PSIA343 Public Finance and Budgeting (3 credits) – Policy & Development

This course develops a general understanding of the policy of public budgeting and finance. It presents a general overview of Western public finance and budgeting systems with an emphasis on the processes of planning, programming, appropriation, taxation, spending and managing a budget deficit. The course covers both theoretical aspects of public finance and budgeting, as well as politics, processes, and institutions in government budgeting. Students also learn the peculiarities of government budgeting in Armenia in comparison with the Western system.

 PSIA344 Public Policy Analysis (3 credits) – Policy & Development

The course consists of three parts. In the first part concepts and theories of public policy analysis are discussed. The general framework for policy analysis is presented. The second part of the course focuses on tools and methods of policy analysis, with a specific focus on one quantitative (regression analysis) and one qualitative (focus groups) method of obtaining and systematizing relevant data. The third part of the course applies theoretical and the methodological knowledge discussed in the previous two sections to the Armenian reality.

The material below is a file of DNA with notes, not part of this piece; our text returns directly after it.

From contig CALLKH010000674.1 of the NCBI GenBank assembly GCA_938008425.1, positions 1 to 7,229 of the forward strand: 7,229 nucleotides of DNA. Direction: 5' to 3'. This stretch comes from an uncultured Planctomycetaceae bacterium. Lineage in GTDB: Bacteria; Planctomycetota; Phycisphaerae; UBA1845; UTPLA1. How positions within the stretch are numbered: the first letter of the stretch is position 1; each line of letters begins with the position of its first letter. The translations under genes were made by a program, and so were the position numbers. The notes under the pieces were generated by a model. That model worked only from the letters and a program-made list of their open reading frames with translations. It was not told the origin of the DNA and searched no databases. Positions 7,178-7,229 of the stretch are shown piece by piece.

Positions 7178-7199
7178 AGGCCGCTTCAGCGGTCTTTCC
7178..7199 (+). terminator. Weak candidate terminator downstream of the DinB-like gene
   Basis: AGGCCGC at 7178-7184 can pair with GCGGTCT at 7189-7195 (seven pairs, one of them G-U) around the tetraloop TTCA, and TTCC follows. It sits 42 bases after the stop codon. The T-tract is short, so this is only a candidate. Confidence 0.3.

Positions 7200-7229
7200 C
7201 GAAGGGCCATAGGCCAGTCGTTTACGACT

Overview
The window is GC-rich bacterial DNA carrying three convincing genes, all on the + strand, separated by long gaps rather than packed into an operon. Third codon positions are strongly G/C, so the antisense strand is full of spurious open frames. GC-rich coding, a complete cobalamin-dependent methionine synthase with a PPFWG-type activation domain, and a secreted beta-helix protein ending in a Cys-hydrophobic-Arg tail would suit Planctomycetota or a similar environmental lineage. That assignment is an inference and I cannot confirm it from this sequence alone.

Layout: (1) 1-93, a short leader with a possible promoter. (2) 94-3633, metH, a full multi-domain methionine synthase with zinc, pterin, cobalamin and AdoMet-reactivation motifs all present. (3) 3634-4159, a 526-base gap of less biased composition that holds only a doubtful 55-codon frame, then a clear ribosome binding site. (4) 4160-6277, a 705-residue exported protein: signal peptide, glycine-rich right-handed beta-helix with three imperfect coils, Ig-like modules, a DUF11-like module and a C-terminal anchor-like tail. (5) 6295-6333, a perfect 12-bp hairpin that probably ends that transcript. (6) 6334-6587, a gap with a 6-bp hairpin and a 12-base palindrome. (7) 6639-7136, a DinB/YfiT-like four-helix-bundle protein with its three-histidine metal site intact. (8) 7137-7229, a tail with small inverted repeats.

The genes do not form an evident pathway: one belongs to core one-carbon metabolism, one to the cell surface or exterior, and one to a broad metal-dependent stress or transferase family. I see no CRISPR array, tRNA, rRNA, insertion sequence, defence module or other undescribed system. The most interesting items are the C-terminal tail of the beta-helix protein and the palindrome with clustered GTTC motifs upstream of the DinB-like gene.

PSIA345 Development Policy and Strategy (3 credits) – Policy & Development

This course starts by considering some of the factors that drive or hinder development, including economic growth, reduction of poverty and inequality, access to resources, education and health care, etc.  Then, the course moves on to cover the basis of political decisions made by governments of developing countries across a range of themes.  Here, the course explores competing approaches to the role of the state in development and also engages in debates on the characteristics essential for development, contrasting in particular institutional approaches and the good governance agenda.  Finally, the course dedicates sessions to sector-level policies: agricultural, industrial, employment, and poverty reduction policies.